If nothing else, all this helps to keep my mind active!

Friday, 20 May 2016

The blues

It was more than half a century ago that I bought the girl who was my wife-to-be a ring, a beautiful sapphire surrounded by diamonds.  Mind you, if she were to stand beside the Duchess of Cambridge and compare her sapphire to Kate's...  Well, there is just no comparison!

But this week I have learned of a ring to put even Kate's into the shade.  This ring is not a sapphire but a diamond, a rare, blue diamond weighing in at an enormous 14.62 carats.  The Oppenheimer Blue was sold this week at auction and fetched very nearly £40 million!  I really cannot imagine spending that much on a ring - and i don't know any woman who would dare to wear it outside the house!  Come to that, few women I know would dare to wear it INside the house!

Tuesday, 17 May 2016

Lilac time

It was a good many years ago now that the head of Brighton Parks department decided to plant dozens of lilacs of different varieties in Withdean Park.  This ended up as the second largest collection in the world with over 250 different varieties.  It was designated by the National Council for the Conservation of Plants and Gardens as the National Reference Collection for the species and cultivars of the genus syringa (lilacs).   Regrettably, the Parks Department has been unable to allocate sufficient funds to maintain the collection to a suitable standard, and the National Collection status was lost in 2009.  However, at this time of the year, when the remaining lilacs are at their peak, the scent is almost overpowering.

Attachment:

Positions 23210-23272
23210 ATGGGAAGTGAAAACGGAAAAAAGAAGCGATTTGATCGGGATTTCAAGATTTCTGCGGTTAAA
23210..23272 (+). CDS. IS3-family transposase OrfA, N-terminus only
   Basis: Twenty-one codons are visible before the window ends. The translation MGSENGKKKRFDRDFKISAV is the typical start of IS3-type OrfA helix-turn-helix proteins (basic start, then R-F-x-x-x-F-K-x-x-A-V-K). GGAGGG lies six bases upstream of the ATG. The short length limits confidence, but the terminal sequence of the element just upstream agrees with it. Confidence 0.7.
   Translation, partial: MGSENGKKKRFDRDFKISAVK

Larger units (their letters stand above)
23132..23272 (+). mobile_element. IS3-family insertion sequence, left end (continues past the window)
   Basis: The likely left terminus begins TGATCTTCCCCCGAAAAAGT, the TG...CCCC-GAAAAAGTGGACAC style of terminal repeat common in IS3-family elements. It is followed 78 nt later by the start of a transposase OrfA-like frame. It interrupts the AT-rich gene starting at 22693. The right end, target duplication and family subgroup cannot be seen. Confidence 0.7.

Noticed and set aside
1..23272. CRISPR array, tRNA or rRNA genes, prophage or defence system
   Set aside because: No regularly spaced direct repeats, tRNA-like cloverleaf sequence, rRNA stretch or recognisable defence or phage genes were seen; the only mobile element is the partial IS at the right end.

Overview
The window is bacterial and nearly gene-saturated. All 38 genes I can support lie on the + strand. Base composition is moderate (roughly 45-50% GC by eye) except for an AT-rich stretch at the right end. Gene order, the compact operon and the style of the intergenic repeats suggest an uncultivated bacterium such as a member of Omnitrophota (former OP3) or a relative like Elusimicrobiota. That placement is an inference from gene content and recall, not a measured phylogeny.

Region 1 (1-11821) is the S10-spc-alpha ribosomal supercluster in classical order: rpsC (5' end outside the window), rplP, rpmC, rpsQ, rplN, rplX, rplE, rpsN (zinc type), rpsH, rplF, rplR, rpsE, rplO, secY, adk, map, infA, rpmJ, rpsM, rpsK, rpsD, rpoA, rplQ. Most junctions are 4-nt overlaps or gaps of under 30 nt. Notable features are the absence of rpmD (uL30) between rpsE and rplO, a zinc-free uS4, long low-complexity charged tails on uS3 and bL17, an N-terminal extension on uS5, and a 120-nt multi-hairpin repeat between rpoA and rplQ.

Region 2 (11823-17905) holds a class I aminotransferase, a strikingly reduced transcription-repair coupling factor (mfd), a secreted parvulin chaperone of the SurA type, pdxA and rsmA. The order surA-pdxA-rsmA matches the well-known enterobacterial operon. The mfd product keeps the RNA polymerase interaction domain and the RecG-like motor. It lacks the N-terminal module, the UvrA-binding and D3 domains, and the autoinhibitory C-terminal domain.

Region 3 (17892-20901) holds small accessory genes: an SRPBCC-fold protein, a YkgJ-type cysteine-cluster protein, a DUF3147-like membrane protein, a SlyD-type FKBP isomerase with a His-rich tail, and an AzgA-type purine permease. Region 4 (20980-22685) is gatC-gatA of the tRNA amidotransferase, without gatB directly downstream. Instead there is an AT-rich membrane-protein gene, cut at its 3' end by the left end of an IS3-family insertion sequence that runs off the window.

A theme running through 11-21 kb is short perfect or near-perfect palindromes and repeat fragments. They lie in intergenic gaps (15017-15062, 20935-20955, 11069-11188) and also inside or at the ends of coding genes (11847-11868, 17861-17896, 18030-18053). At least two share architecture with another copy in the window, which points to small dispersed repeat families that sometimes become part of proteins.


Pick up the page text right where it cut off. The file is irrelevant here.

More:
I can't get that scent onto the blog, but here is a picture showing some of the varied colours of both the blooms and the leaves, along with a photo-bombing horse chestnut tree!

Monday, 16 May 2016


Somehow I never got round to posting yesterday, which is probably just as well.  If I had done anything I would probably have moaned about the not very good meal and the lousy service we suffered on Saturday at a function held at one of the big seafront hotels.  The entertainment wasn't up to much either, although the speeches were, on the whole, amusing and satisfactorily short.

Yesterday evening we watched part of the Queen's 90th birthday bash at Windsor Castle.  This featured 900 horses, plus a few humans - and led to another moan.  One of the artistes appearing was the Welsh songbird, Katherine Jenkins.  It is totally unfair that anyone should be able to sing like her (what a voice!) AND look as gorgeous as she does!  I've spent far too much time today trying to find the best video of her and have finally settled on this one.  I hope you enjoy it as much as I do.

Saturday, 14 May 2016

Ne'er cast a clout

That's what we are told, with the qualification, "Till May be out".  Well, the may is now out, although there are still some very tight buds.